Accordingly you have a few levers to pull there to move the spotlight around the table, or to mix up class balance without changing a single rule; simply increasing encounter and short rest frequency will favor those short rest classes. Decreasing either will favor the long rest classes.

5E is a heavy resource management game (mechanically). Spell slots, rages, action surges, Ki points, superiority dice, hit dice, hit points, wild shapes, sorcery points, smites, lay on hands, second winds etc are all resources.

Cant stress this enough mate. How you choose to manage this aspect of the game as DM will have profound consequences for how it plays at the table.
 

Ancalagon

Dusty Dragon
Since you are not new to D&D, but new to this edition, take a good look at the backgrounds. They aren't just "role-playing fluff", but in fact provide characters with bonus skills. Your background is about as important as your race.

You can use them to do a "soft" multiclass btw. So if your player really wanted to play a fighter-rogue.... they could play a fighter with the criminal background. Some of the subclasses also allow for that too (like the Eldritch Knight).

Also, I concur on the managing the number of encounters per day. You don't have to go with the recommended 6-8... but for the love of god there should be a few at least. The paladin in particular is extremely powerful if the player is confident that this is the only fight of the day.

Overall, class balance is pretty good. There are 3 sub-classes that are widely recognized to under-perform and you might want to steer your players away - the ranger beastmaster, the monk way of the 4 elements, and the barbarian berserker.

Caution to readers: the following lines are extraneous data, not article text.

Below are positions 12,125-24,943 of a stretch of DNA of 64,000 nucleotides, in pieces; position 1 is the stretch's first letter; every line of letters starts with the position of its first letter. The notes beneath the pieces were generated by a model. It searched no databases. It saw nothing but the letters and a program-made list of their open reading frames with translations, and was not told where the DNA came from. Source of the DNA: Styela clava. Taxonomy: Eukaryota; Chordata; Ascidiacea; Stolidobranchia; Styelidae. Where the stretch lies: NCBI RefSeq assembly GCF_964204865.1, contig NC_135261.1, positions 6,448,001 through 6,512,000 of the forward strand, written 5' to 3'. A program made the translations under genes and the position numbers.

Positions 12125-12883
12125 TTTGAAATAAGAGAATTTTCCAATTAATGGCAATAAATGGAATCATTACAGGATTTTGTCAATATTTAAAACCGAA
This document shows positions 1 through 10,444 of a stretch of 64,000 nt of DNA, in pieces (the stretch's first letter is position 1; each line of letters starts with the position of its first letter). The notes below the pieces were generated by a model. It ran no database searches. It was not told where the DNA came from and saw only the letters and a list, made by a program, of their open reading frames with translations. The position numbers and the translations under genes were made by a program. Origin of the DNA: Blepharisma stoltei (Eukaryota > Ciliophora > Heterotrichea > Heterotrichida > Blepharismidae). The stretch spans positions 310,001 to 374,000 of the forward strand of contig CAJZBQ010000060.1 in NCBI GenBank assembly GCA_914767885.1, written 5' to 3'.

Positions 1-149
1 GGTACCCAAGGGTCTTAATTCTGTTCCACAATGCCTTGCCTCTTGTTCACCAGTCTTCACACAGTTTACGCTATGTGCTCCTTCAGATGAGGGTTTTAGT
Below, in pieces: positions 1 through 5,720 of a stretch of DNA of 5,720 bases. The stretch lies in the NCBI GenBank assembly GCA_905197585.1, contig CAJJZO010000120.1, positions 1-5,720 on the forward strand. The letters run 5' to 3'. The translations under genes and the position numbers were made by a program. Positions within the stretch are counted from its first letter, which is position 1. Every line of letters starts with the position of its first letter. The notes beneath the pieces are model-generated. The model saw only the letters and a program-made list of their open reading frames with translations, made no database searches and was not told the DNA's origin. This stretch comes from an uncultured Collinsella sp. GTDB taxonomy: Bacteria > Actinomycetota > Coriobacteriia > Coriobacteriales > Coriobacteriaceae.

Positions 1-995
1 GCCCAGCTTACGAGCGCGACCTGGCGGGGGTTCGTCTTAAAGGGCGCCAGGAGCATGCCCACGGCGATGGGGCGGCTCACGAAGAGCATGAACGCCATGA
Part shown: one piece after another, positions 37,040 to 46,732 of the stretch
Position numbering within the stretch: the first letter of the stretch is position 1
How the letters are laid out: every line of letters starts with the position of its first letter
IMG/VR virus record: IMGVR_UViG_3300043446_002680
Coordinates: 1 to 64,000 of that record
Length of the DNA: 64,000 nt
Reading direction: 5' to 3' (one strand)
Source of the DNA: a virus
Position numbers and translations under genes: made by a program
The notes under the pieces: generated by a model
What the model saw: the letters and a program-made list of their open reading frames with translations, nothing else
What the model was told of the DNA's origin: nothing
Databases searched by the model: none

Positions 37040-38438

Overall, class balance is pretty good. There are 3 sub-classes that are widely recognized to under-perform and you might want to steer your players away - the ranger beastmaster, the monk way of the 4 elements, and the barbarian berserker.
All three are getting soft fixes in Tashas though from the looks of it.

Rangers in general are getting a decent power boost if the UA Class options makes it into Tashas in anything like the form it was printed (Hunters mark without concentration, Natural explorer alternate features etc) and Beastmasters who take the new Pets from that book will be just fine.

Monks look like they're also getting a general boost as well (Ki healing, free unarmed attack as a bonus action when you spend Ki with your action - good for 4EM) etc.

As for the Barbarian, Berserker isnt busted (it's actually insanely powerful; just with a hefty drawback). However the UA grants the ability to move 1/2 speed as a reaction is there, plus the ability to dip Ranger for the 'remove 1 level of exhaustion on a short rest' ACF which will significantly improve Berserkers in any game with MCing.